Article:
But never mind my imaginings. We have an aptly named Celestial Spell of Grapefruit and White Chocolate, an insanely promising compilation of Puffed Rice and White Chocolate Crust, White Chocolate Mousse, and Grapefruit Cream. I think I might faint. And I’m dying to ask the authors why the Dark Chocolate Tofu Pie on a Peanut Chocolate Crust uses tofu rather than whipped cream, but I think I’ll try it first myself. Expect a very detailed description of both texture and taste soon, including the honest reaction of my tofu-hating teenaged son (who will perform a forced blind taste test.)

Traditional pie recipes are also well represented in Pies. By traditional pies, I mean the very basics: My Mother’s Homemade Apple Pie, Rustic Strawberry Rhubarb, Lemon Meringue, Clafoutis, and Awfully Good Olden Time Cream Pie.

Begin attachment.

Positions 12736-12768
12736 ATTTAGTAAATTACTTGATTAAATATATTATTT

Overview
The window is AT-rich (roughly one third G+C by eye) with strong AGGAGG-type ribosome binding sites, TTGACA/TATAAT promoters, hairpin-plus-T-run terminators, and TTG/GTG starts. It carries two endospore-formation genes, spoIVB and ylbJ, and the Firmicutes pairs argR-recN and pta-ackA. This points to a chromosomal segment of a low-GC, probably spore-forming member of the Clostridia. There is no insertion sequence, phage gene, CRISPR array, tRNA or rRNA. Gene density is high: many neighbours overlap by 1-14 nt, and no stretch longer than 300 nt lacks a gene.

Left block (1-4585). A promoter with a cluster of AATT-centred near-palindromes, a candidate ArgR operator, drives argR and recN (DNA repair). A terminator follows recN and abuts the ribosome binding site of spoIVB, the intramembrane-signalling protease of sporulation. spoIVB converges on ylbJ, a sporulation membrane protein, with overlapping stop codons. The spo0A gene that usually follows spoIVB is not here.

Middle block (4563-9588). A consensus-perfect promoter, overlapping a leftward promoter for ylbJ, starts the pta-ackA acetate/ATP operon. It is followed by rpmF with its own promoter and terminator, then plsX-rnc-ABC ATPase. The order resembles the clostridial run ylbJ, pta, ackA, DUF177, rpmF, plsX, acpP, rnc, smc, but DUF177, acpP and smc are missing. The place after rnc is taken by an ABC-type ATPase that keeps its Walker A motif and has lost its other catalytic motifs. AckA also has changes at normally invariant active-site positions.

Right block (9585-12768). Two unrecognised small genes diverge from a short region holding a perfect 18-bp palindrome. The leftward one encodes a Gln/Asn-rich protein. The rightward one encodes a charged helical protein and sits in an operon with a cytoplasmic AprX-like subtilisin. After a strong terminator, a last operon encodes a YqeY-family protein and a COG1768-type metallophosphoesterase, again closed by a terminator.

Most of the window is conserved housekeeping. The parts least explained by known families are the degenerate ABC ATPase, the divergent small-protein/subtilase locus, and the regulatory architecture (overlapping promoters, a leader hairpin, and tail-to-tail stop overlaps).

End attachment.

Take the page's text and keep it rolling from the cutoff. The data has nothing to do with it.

While this book looks perfect for a Christmas present with its great collection of traditional pies, I think you might want to get it in the hands of the bakers and hostesses in your life well before then. I’m going to try the Ginger Flavoured Sugar Pie, the Apple Raisin Pie and the Maple Syrup Nut Crust Pie for the upcoming holiday season.

While I’m not going to argue that pie is health food, I will back up the author’s claim that all their recipes use fresh, natural ingredients. I detest all the cake mix/marshmallow whip/pre-fab crapola that I see a lot of on Pinterest. (With the sole exception of heavenly Skor bits. Pies hasn’t suggested a use for them as far as I can see, but they would certainly be a great addition to some of the melted chocolate crusts.) Speaking of Pinterest, I plan to have a pinning-fest with this book’s gorgeous and plentiful colour pictures.

I also plan to stop in at the Première Moisson Bakery next time I’m in Montreal. In the meantime I’m going to get busy rekindling my pie-making skills.

Pies by Josée Fiset and Dominque Boué